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Human centromere chromatin protein hMis12, essential for equal segregation, is independent of CENP-A loading pathway.

Goshima G, Kiyomitsu T, Yoda K, Yanagida M - J. Cell Biol. (2003)

Bottom Line: RNA interference (RNAi) analysis of HeLa cells shows that the reduced hMis12 results in misaligned metaphase chromosomes, lagging anaphase chromosomes, and interphase micronuclei without mitotic delay, while CENP-A is located at kinetochores.RNAi for hMis6, like that of a kinetochore kinesin CENP-E, induces mitotic arrest.Kinetochore localization of hMis12 is unaffected by CENP-A RNAi, demonstrating an independent pathway of CENP-A in human kinetochores.

View Article: PubMed Central - PubMed

Affiliation: COE Research Project, Department of Gene Mechanisms, Graduate School of Biostudies, Kyoto University, Kyoto 606-8502, Japan.

ABSTRACT
Kinetochores are the chromosomal sites for spindle interaction and play a vital role for chromosome segregation. The composition of kinetochore proteins and their cellular roles are, however, poorly understood in higher eukaryotes. We identified a novel kinetochore protein family conserved from yeast to human that is essential for equal chromosome segregation. The human homologue hMis12 of yeast spMis12/scMtw1 retains conserved sequence features and locates at the kinetochore region indistinguishable from CENP-A, a centromeric histone variant. RNA interference (RNAi) analysis of HeLa cells shows that the reduced hMis12 results in misaligned metaphase chromosomes, lagging anaphase chromosomes, and interphase micronuclei without mitotic delay, while CENP-A is located at kinetochores. Further, the metaphase spindle length is abnormally extended. Spindle checkpoint protein hMad2 temporally localizes at kinetochores at early mitotic stages after RNAi. The RNAi deficiency of CENP-A leads to a similar mitotic phenotype, but the kinetochore signals of other kinetochore proteins, hMis6 and CENP-C, are greatly diminished. RNAi for hMis6, like that of a kinetochore kinesin CENP-E, induces mitotic arrest. Kinetochore localization of hMis12 is unaffected by CENP-A RNAi, demonstrating an independent pathway of CENP-A in human kinetochores.

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hMad2 localization after RNAi against hMis12, CENP-A, and hMis6. (A) hMad2 localization in wild-type HeLa cells. Punctate signals observed in prometaphase disappeared after metaphase. (B and C) hMad2 localization after hMis12 (B) or CENP-A RNAi (C). Dots were observed in most of the misaligned chromosomes (arrows), but invisible on the lagging chromosomes (arrowheads). (D) hMad2 localization after hMis6 RNAi. Dots were visible on the condensed chromosomes in many cases. See text for details. (E) Hoechst 33342 staining of the cells after nocodazole treatment. Nocodazole treatment caused mitotic arrest after hMis12 (85 h) or CENP-A (68 h) RNAi. Bars, 10 μm.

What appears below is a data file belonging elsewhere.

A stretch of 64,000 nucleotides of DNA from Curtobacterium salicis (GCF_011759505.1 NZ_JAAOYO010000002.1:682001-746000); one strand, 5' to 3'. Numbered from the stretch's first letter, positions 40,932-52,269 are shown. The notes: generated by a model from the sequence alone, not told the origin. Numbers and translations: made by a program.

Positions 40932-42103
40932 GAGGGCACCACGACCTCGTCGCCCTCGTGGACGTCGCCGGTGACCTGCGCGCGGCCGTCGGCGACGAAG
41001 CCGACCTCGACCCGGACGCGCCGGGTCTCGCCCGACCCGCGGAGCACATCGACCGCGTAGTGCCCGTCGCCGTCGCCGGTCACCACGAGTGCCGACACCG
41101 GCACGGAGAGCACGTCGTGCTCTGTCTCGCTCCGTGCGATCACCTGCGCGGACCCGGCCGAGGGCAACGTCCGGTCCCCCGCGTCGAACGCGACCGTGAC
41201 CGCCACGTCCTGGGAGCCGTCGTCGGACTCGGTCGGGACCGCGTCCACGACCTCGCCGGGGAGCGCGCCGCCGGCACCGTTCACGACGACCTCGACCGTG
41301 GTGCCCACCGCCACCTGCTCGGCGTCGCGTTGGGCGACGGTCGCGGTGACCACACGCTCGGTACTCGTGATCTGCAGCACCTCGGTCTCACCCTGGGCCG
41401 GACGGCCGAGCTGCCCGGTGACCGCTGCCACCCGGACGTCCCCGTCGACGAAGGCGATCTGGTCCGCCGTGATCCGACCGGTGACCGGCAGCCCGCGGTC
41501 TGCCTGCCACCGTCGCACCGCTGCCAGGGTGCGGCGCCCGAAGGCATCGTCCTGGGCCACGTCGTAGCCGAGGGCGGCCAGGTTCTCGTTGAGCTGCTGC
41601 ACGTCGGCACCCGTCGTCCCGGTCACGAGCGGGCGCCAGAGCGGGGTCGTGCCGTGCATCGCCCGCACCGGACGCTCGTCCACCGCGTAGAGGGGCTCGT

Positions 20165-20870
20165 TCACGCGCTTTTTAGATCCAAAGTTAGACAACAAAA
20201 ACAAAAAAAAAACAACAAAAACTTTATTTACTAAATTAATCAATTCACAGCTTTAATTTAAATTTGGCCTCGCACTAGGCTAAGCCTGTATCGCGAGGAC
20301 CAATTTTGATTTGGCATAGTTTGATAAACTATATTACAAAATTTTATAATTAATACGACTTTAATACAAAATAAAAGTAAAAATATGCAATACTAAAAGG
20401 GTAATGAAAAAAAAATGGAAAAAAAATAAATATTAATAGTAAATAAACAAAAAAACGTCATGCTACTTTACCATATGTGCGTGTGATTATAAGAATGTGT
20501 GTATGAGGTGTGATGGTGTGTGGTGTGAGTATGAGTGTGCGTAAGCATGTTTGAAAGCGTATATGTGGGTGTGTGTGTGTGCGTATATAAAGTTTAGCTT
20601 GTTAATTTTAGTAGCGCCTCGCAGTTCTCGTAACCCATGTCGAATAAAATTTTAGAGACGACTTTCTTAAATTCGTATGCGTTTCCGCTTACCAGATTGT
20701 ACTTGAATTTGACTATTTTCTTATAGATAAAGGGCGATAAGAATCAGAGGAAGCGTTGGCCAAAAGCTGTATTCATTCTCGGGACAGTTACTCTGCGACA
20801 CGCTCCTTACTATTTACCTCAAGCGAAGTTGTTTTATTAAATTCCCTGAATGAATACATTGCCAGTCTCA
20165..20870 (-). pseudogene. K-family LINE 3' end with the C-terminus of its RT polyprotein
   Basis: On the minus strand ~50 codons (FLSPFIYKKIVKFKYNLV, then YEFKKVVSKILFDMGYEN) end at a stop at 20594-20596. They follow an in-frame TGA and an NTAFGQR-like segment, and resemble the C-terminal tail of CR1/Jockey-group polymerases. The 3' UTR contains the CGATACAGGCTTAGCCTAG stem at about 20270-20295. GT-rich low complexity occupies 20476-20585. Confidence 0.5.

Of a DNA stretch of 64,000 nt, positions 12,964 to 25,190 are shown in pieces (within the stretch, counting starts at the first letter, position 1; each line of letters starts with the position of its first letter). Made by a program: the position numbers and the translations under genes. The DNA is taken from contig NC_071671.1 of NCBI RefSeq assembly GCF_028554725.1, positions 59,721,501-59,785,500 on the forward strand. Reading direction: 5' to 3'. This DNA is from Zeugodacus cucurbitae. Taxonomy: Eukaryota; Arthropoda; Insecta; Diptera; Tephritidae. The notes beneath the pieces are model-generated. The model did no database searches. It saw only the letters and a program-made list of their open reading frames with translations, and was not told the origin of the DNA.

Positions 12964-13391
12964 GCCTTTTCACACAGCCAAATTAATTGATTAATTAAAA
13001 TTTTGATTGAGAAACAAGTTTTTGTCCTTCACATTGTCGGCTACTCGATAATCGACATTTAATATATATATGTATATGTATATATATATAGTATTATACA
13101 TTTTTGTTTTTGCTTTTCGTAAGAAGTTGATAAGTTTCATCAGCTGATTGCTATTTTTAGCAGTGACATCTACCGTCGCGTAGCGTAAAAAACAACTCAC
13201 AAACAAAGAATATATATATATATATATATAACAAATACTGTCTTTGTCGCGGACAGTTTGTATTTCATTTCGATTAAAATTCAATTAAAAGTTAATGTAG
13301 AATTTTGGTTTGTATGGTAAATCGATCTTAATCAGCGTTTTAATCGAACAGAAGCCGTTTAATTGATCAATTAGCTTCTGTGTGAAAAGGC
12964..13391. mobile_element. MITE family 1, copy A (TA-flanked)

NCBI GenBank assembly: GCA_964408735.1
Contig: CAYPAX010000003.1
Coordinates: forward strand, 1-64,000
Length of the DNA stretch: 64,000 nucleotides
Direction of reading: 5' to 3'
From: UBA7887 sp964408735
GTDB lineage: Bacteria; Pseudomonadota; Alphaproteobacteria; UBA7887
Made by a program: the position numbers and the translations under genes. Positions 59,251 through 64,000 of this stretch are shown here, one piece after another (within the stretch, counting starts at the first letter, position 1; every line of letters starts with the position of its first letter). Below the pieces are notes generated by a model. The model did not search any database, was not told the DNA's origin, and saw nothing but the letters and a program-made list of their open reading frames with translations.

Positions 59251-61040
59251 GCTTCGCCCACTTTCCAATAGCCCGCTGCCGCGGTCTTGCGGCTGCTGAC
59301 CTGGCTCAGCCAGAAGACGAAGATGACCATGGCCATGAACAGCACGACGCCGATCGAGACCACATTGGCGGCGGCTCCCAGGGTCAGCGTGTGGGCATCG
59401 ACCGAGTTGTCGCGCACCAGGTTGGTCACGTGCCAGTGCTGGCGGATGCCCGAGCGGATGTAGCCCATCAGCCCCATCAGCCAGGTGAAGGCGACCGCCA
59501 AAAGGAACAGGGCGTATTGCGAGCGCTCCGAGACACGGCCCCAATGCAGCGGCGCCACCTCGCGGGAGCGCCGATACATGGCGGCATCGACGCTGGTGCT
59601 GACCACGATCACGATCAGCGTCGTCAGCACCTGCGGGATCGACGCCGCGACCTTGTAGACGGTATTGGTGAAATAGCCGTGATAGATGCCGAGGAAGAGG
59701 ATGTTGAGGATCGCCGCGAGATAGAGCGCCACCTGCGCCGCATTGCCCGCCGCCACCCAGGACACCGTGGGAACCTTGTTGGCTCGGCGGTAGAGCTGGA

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fig7: hMad2 localization after RNAi against hMis12, CENP-A, and hMis6. (A) hMad2 localization in wild-type HeLa cells. Punctate signals observed in prometaphase disappeared after metaphase. (B and C) hMad2 localization after hMis12 (B) or CENP-A RNAi (C). Dots were observed in most of the misaligned chromosomes (arrows), but invisible on the lagging chromosomes (arrowheads). (D) hMad2 localization after hMis6 RNAi. Dots were visible on the condensed chromosomes in many cases. See text for details. (E) Hoechst 33342 staining of the cells after nocodazole treatment. Nocodazole treatment caused mitotic arrest after hMis12 (85 h) or CENP-A (68 h) RNAi. Bars, 10 μm.

Mentions: The spindle checkpoint monitors the proper kinetochore–spindle attachment and controls the trigger of metaphase–anaphase transition (for review see Zhou et al., 2002). The localization of hMad2, a conserved spindle checkpoint protein, can be a marker of checkpoint activation, as it is localized at unattached kinetochores and transmits signals that prevent metaphase–anaphase transition (for review see Shah and Cleveland, 2000). In control HeLa cells without siRNA addition, dozens of intense hMad2 punctate signals were observed at kinetochore regions by immunofluorescence during prophase and prometaphase, whereas several or no dots were in metaphase (Fig. 7 A; Chen et al., 1996; Li and Benezra, 1996). No punctate signals were visible on chromosomes after anaphase. We then observed hMad2 localization after RNAi against kinetochore proteins. The localization pattern after the RNAi of hMis12 or CENP-A was similar to control cells: intense kinetochore dots in prophase and prometaphase and several dots on the metaphase-like chromosomes (Fig. 7, B and C). The punctate signals were observed in 73% of the cells with orphan chromosomes (arrows; n = 25), whereas they were not observed after anaphase, even on the lagging chromatids (arrowheads). In the case of hMis6 RNAi, 32% of the mitotic cells had dozens of punctate signals, indicating the prolonged hMad2 localization at kinetochores (Fig. 7 D). It is suggested that the mitotic delay was caused by spindle checkpoint activation. The reason why the remaining 68% of the prometaphase-like hMis6-knockdown cells had no punctate hMad2 signals is unclear.